The following was intended to be written as a cookbook review in 1998. It says a great deal about Robert so I am presenting it exactly as it was written in 1998:
“When we moved into this house on my birthday nine years ago, it was clear from the get-go that I was not the gardener who would cultivate this three-quarter acre plot of land with its twenty-six fruit trees. I was, in my OTHER LIFE a member of what someone – Erma Bombeck, I think – once referred to as the Black Thumb Terrorist organization. We killed plants. The only plant I managed not to kill while my four sons were growing up was a poor little cactus that set on the kitchen window sill, refusing to give up. Well, we all know what a hardy group the cacti are.
However, my housemate is a person who was surely born with topsoil under his fingernails. He is happiest out in the yard, pruning, sniping trimming, transplanting, weeding and re-arranging what was once a rather plain front yard has been transformed into clusters of foliage flanked by red bricks salvaged from the last earthquake (1994) when the neighbors’ chimneys collapsed and people hauled brick and mortar out to the curbsides to be picked up. Enterprising people (such as ourselves) could go around and gather up the unbroken red bricks which now line our driveway.
Every time we went to Ventura or Santa Barbara, Bob managed to clip something – a sprig of this or that (which he stored in the cooler), which under his coaxing took root and transformed itself into something like our driveway border of ice plants. Also, equally important, every time I gaze at the ice plants, I remember the Memorial weekend in Santa Barbara when we acquired the cutting that would become the ice plant family.
We planted bougainvillea, which I love, and have been persuading it to grow over the rooftop but even after nine years, I am still envious of the much greater profusion of bougainvillea which grows in many of my neighbors’ yards.
Bob collected rocks from beaches and other places we traveled to, and when he had enough rocks he began creating a waterfall and pond.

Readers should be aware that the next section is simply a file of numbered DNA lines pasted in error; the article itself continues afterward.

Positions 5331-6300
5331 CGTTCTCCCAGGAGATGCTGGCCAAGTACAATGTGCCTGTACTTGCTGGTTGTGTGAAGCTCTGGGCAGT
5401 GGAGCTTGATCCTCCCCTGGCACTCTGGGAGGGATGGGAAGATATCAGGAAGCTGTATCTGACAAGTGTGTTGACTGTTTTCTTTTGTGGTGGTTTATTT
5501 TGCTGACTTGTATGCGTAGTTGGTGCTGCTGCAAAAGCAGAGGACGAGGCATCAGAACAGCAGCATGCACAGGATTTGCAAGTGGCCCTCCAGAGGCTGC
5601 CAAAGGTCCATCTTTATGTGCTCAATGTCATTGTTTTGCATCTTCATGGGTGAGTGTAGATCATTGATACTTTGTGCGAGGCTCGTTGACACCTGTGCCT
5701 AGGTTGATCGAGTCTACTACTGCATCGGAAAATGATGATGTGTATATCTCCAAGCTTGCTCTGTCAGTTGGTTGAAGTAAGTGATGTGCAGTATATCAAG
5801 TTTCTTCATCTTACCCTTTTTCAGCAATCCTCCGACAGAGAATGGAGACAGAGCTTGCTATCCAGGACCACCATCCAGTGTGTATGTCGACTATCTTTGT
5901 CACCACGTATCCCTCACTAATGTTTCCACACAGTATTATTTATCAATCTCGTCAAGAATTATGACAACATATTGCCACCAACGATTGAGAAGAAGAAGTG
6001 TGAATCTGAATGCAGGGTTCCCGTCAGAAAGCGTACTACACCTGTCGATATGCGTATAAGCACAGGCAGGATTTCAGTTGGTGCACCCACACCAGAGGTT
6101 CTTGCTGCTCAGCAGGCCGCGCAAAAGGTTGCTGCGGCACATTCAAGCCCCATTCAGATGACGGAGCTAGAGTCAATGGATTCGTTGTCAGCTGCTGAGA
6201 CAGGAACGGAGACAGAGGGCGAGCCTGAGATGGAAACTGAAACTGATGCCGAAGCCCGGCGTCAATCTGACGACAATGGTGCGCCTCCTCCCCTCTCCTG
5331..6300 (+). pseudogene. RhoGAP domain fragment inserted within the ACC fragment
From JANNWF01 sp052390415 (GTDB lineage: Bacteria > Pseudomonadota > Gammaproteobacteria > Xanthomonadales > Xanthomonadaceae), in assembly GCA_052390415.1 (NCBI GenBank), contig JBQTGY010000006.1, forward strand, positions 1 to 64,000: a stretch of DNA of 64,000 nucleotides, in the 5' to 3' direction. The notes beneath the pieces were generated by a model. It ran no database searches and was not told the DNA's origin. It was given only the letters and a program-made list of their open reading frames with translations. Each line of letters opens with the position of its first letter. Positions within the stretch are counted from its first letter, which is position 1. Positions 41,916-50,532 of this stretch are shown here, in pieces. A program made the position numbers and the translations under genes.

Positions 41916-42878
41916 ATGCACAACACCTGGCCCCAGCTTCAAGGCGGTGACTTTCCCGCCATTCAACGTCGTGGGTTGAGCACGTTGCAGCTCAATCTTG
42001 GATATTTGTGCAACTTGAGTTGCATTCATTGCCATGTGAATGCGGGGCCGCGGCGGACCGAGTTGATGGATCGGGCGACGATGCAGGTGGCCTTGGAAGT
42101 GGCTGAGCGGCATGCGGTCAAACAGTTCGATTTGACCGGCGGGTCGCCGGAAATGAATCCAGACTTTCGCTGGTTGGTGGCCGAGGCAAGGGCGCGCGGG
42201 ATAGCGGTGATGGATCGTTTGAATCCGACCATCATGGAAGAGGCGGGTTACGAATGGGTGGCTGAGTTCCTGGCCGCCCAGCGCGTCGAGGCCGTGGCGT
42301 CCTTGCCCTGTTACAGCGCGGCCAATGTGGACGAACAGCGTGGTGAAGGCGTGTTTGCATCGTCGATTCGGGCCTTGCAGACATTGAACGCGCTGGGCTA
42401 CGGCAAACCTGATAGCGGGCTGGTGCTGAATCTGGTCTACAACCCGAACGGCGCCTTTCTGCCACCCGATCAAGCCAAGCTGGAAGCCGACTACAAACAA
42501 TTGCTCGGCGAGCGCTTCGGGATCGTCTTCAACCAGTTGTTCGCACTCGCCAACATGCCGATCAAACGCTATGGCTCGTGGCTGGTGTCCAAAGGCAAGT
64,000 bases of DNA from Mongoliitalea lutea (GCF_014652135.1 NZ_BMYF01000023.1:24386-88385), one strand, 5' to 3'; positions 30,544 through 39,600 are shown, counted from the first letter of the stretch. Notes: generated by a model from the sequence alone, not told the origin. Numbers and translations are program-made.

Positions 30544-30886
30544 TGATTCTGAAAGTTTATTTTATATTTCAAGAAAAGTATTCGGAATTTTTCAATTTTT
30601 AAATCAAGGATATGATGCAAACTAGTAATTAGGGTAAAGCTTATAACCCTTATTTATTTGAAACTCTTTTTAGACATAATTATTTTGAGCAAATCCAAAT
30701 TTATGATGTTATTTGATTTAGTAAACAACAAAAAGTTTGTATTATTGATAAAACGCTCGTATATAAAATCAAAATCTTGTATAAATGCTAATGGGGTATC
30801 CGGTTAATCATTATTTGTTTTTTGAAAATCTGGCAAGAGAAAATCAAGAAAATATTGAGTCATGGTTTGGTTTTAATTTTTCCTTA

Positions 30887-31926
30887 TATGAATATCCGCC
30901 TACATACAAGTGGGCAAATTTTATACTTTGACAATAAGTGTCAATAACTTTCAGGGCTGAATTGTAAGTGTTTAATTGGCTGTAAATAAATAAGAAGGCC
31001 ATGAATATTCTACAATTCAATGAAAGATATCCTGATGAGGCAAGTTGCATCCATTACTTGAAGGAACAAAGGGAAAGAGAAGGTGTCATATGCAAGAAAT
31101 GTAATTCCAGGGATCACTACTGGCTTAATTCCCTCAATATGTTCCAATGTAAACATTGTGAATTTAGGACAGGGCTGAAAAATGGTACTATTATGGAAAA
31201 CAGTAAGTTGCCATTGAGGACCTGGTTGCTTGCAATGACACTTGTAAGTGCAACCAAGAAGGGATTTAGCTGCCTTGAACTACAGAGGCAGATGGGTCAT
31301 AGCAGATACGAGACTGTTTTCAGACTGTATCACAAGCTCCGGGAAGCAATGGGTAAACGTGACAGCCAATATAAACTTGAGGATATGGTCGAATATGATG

The house had a little grape arbor when we moved in; we have since extended the arbor in two directions, hoping to get it to eventually grow across the entire back of the house, to provide some shade form the hot California sun. Our grape arbor has become so prolific that I can’t possibly make enough grape juice and grape jelly so we did what any other sensible people might do; we spent $500.00 on wine making equipment and he began making some of our own wine. (I figure it cost us about $10.00 a bottle that first year). Our friend Stan made darling little labels for our wine bottles, focusing on my love of lighthouses.
Last year, I bought a little St Francis of Assisi statue, to lend protection for the squirrels and birds who inhabit this property. Bob created a little grotto for St Francis so nothing would do but I had to order a statue of St. Fiacre for him (patron saint of gardeners).
My thumb is no longer black. I’ve learned from the master and can now weed, trim, and prune with the best of them. At work I have windowsills filled with blooming African violets and earned the title of African Violet Queen. We’ve added gardening books to our collection of cookbooks, mysteries and biographies. For, I discovered, gardening books are a bit like cookbooks. All you have to do is follow directions.